You love books but you aren’t sure if working in the book industry is for you? You love writing but you wonder what other opportunities there are? Storyfest is kicking off a new content series: come and take a peek behind the making of a book, and hear from those in the industry first-hand. First up is an interview with an illustrator – or rather, two illustrators! Read on to find out how Kate Isobel Scott and James Foley got started in publishing.

Kate Isobel Scott works in animation and illustration. She grew up in New South Wales, but attended the Falmouth School of Art in England, studying illustration as a way to compensate for her dyslexia. It was here that she found her people and her calling in numerous creative professions. Over the years, she worked in everything from hospitality to more corporate jobs, from set design to animation. However, it wasn’t until Australian author Jacqueline Harvey, her old preschool teacher, reached out to her that she got her first job as a book illustrator. In the years since, the two have formed a dynamic partnership, and together they write and illustrate books published by Penguin Random House Australia.

James Foley
 is a man of many talents: he’s studied journalism, graphic design, primary teaching, and eventually completed a degree in behavioural science. Most recently, however, he’s a full-time writer and illustrator, but it took him years and a lot of practice to get to this point. He credits industry organisations such as the Society of Children's Book Writers and Illustrators for helping him get a foot in the door. Since he first worked on a book in 2009, he has both written and illustrated numerous picture books, middle grade novels and comics for children. His latest picture book, Stellarphant, was shortlisted for the Children’s Book Council of Australia’s 2022 Picture Book of the Year.

Two successful, active book illustrators – two very different career paths. We sat down with Kate and James to pick their brains on what it was like to get started in the book publishing industry, who their inspirations are, and what tips they’d give others wanting to get started in similar roles.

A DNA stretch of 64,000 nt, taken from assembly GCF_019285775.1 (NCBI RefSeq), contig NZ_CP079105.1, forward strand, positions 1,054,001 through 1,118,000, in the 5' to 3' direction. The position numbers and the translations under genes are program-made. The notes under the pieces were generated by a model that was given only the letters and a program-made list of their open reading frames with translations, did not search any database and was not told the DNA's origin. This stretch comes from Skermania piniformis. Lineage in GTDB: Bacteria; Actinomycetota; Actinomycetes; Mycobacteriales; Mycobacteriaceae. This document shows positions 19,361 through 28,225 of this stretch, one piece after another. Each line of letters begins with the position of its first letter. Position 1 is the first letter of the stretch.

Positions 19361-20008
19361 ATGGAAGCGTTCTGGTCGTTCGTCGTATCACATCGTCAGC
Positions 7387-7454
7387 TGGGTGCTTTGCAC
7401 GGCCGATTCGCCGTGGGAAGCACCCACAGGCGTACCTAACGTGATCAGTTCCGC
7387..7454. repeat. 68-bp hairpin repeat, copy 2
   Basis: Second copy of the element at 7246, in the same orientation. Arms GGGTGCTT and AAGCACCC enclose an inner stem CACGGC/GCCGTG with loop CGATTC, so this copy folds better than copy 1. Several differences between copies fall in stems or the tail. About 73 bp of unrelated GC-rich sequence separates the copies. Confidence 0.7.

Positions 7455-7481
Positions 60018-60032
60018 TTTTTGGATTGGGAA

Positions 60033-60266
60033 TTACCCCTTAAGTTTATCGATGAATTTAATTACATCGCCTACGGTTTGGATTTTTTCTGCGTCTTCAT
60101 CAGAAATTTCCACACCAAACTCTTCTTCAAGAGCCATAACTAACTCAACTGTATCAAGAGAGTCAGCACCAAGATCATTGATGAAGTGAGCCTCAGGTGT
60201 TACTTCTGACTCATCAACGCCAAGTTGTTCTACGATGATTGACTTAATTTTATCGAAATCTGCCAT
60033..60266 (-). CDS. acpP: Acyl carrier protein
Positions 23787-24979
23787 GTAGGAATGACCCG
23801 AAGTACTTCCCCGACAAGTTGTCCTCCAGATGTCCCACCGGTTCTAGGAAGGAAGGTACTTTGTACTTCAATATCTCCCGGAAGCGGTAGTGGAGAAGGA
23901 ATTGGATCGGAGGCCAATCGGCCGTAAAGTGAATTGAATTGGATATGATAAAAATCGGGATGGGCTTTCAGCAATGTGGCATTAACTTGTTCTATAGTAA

Let a love of books lead you

When asked what drew each of them to visual storytelling, their answers could not be any more different. James has always known that books as a whole – not just the writing, and not just the pictures – called to him.

“I had always wanted to get into illustrating books, ever since I was in primary school. I remember, we got to do a class project in grade 7 where we had to write and illustrate our own picture books. Ever since then, ever since I won a state award with that book in a competition, it was always something in the back of my head: I've got to do that one day. I’ve got to make books.”

Yet, by his own admission, he developed a weird bias against comics when he was a kid, and it took his friends some convincing to get him to read the Asterix comics that they were all raving about. He read one and he was instantly hooked.

“I never could’ve imagined at that point that I would be making my own graphic novels later in life.

“But it wasn't until 10 years out of high school that I got my first foot in the door. I went to a Society of Children's Book Writers and Illustrators conference in Perth, and it was there that I first met editors and published authors and illustrators. One of the authors there liked my samples and suggested we try and work on a picture book together. And we did. We submitted it to his publisher, Fremantle Press, in 2009, and they said, ‘yeah, we like the idea.’ So that was it. That was my foot in the door.”

TIP FROM JAMES: If you are starting out, it’s a great idea to research and join relevant organisations, whether they’re local or international. Making connections is really the first building block of any career!

While it may sound like overnight success, it was far from it. In the years between grade 7 and getting his illustrations into print, James worked tirelessly at perfecting his craft: first his illustrations, and then his writing. Even his studies into journalism, graphic design, and primary teaching taught him so much that he could then use in his subsequent career as a children's book writer and illustrator. Not least of which was his immersion in different forms of storytelling.

As James suggests, whether you want to get into writing or illustrating, you have to read a lot.

“You have to read all sorts of things – not just comics and graphic novels and picture books, but novels too. Then particularly with illustration, I find it's really inspiring to watch a lot of film and TV, because they are also visual narratives and you can learn so much about illustration from looking at film and TV. Things like layout and composition, costume design, lighting, camera techniques, pacing, all that sort of stuff. So read and watch TV – those two are really big, inspiring things.”